Book writing isn’t a standard activity for research scientists. While social scientists often aim to write their PhD theses into a book, scientists tend to shun books and instead read and write academic papers. Long form writing isn’t usually necessary to communicate scientific results, which can be disseminated in a paper, or possibly multiple related papers.

And so I kept quiet and I kept writing until the following year when I had an early draft. I sheepishly shared my draft with a few close friends for general comments. I was wracked with nerves and oscillated between thinking I should junk the whole damn thing and feeling obstinately driven to push on.

I didn’t have a plan for what I wanted to do with the book or any idea about how to go about publishing a book. But some positive feedback from my friends encouraged me to push on. After a few months with the book on the back burner, I returned to look at it with fresh eyes and set some time aside to give my rambling ideas a hard pruning.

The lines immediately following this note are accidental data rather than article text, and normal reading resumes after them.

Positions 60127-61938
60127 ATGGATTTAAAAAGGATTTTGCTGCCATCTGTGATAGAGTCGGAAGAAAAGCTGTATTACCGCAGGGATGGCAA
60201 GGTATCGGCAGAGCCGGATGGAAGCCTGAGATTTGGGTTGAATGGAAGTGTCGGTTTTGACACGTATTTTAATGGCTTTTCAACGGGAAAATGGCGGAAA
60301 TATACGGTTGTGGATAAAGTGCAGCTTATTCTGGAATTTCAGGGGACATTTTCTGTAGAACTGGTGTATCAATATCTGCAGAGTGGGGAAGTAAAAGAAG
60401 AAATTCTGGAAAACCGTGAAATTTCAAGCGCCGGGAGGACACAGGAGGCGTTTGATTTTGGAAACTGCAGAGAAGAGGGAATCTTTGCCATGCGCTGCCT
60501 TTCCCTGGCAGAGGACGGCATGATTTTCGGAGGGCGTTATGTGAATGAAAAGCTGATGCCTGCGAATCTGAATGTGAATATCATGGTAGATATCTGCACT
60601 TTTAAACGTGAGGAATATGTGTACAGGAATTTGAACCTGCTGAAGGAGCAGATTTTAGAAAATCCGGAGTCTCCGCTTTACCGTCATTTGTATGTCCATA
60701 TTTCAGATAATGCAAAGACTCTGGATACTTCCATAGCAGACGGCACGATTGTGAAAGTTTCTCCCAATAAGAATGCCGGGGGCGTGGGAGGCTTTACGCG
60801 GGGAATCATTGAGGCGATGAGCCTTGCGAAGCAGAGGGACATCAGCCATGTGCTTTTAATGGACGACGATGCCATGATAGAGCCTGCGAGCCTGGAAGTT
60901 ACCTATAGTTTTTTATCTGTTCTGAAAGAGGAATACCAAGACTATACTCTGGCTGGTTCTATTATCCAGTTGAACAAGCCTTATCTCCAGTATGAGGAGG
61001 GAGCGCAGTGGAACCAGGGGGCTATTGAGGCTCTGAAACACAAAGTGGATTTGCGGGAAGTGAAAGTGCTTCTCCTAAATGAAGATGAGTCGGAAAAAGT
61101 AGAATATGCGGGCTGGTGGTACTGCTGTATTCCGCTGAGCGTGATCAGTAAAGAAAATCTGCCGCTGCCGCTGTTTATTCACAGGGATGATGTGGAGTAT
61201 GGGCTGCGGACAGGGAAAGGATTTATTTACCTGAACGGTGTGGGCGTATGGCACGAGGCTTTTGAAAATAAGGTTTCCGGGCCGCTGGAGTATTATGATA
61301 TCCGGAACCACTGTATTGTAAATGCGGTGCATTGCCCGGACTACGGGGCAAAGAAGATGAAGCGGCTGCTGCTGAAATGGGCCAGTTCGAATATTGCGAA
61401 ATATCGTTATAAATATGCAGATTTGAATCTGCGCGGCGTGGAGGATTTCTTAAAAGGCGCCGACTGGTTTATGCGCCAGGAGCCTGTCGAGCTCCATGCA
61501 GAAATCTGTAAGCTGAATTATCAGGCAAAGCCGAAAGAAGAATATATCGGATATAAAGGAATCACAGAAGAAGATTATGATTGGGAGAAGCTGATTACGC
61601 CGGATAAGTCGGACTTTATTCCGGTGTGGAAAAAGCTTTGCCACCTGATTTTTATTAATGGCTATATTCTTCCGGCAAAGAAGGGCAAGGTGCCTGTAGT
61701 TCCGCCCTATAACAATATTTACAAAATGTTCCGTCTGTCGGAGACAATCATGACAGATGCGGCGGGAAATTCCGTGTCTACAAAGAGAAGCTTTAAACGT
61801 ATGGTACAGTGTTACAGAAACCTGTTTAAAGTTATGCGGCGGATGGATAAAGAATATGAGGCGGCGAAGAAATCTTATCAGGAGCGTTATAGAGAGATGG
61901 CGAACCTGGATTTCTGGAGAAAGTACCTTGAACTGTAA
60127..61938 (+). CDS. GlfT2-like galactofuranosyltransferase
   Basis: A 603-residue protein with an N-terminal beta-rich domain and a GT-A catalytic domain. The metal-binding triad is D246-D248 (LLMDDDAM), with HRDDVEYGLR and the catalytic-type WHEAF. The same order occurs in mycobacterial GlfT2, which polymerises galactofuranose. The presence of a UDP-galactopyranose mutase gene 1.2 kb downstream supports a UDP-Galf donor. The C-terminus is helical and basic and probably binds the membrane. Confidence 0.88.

It was crunch time. Either I pushed the book forward or I let it go once and for all. I decided to get serious. I researched the publishing process, shortlisted publishers that I thought would be a good fit for my manuscript and asked advice from seasoned book writers.